Beyond the medina, the rest of the city has much to offer. The Bardo Museum is famous for its outstanding collection of Roman mosaics. Tree-lined Avenue Habib Bourguiba has a distinctly French feel, and its Théâtre Municipal is a classic Art Nouveau building. The vast 19th century Marché Central food market is the place to go for locally caught fish, spicy harissa, herbs and plants and of course for haggling and people-watching.
Vibrant Tunis is easy to reach from London, with direct daily three-hour flights by Tunisair making it a great option for a sunny city break.
There’s plenty to do in the suburbs of Tunis, particularly to the east where the sea glistens and beckons visitors to relax in its turquoise hues.
The most popular area is Sidi Bou Said, an evocative town of blue and white which rivals any of the Greek islands in beauty. There are cafes, souvenir stalls and best of all the street sellers serving up hot bambalouni, the Tunisian doughnut that comes scalding hot and sprinkled with large sugar crystals. Down below the winding streets of the town, expensive yachts bob harmoniously in the harbour, making it the perfect place for a post-dinner stroll. It may be touristy but there’s something hypnotic about Sidi Bou Said.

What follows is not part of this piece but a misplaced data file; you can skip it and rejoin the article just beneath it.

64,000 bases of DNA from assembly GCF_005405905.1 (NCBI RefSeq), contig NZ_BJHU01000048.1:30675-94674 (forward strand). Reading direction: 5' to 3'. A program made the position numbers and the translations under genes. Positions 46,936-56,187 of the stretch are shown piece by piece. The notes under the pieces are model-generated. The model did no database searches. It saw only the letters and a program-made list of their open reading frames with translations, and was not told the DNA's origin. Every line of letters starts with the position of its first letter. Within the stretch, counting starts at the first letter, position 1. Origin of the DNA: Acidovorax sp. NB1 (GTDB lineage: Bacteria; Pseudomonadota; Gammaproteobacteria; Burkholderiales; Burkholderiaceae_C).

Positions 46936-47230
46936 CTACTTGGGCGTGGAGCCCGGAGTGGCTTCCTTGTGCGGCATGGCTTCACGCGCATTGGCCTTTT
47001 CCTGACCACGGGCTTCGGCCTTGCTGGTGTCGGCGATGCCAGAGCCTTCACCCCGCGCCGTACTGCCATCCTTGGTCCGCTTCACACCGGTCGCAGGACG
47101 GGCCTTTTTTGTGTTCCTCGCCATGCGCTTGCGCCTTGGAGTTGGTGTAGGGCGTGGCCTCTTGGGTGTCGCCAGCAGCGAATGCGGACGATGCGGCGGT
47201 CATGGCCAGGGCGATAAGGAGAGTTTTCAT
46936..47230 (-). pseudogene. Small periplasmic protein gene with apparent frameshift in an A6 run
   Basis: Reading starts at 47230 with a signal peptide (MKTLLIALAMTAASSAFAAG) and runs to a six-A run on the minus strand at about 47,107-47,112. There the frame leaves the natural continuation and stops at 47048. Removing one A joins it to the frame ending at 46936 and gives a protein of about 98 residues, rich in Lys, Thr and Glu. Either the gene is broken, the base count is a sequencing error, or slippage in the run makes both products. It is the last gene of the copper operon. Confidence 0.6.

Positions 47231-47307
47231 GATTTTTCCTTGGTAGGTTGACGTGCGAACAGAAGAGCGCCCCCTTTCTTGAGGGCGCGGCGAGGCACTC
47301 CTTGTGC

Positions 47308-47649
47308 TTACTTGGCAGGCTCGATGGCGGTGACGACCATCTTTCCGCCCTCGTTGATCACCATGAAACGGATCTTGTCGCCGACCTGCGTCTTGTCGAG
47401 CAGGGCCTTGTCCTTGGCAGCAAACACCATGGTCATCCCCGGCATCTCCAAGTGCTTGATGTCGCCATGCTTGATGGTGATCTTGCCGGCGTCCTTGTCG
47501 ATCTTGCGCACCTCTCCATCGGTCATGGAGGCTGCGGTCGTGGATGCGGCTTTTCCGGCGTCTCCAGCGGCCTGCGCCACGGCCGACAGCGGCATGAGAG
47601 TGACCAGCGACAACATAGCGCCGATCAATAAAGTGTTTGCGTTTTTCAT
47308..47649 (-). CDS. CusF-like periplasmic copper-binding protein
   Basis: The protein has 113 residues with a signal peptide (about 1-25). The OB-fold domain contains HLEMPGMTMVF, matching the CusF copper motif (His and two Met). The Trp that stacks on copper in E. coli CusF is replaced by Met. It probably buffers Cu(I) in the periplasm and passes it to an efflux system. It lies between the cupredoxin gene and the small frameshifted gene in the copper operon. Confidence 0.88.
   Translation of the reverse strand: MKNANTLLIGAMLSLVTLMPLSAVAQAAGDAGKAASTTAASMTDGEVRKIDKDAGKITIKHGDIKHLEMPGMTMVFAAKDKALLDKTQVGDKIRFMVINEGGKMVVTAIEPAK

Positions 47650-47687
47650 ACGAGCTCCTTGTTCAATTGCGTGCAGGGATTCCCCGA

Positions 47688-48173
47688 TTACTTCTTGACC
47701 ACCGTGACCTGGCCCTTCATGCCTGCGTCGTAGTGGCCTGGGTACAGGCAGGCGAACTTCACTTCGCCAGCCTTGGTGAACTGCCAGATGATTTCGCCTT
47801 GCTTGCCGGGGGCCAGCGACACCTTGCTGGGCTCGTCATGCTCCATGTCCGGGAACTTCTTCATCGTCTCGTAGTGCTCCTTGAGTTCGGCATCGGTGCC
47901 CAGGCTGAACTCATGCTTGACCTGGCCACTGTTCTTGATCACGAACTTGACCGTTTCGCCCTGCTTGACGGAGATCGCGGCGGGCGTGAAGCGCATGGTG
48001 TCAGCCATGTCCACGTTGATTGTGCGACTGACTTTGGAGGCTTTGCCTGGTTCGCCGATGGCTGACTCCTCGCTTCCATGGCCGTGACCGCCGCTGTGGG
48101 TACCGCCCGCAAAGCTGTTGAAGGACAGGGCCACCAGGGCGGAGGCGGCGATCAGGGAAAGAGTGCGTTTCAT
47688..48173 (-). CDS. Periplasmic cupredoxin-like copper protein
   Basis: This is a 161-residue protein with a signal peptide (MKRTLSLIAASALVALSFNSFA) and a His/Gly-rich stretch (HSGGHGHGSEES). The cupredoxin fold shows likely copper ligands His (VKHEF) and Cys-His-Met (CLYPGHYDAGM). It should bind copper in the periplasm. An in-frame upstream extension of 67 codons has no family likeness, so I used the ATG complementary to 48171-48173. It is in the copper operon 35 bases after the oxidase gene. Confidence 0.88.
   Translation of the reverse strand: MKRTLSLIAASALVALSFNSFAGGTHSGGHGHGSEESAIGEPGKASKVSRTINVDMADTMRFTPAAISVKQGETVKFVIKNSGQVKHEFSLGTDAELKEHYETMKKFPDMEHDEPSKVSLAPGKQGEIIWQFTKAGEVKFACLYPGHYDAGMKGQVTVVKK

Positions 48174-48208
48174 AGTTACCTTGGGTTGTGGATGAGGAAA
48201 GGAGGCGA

The seaside town of La Marsa is much more down to earth and is the place for beachside promenades and coffee in the pretty little town centre. The cafes here are more rustic than Sidi Bou Said but packed full of charm and with friendly locals it’s a great place to while away an hour or two.
Carthage, further down the coast, comes with the weight of history and doesn’t disappoint. Walk across Roman mosaic tiled floors and weave around the bath houses where gladiators would have roamed. This is as atmospheric an historical site as they come.
Finally Gammarth is full of vibrancy and packed with fantastic hotels and restaurants. With beachside bars and happy hours in full swing it’s the place to kick back and enjoy modern Tunisia’s fun side.
All that sunshine can make you thirsty. Tunisia’s cafes and bars are a great way to cool down while meeting the locals and chilling for an hour or two. Here’s how your day might go in drinking stops:
A shot of coffee in Tunisia is guaranteed to kick start your day. It comes small and strong and won’t take you very long to drink. Thanks in part to the Turks and the French, coffee has been a thing in Tunisia since the 16th century. Weekends are a good time to meet a local: in La Marsa we are warmly welcomed into historic Café Le Saf-Saf, where a white camel is a big tourist draw.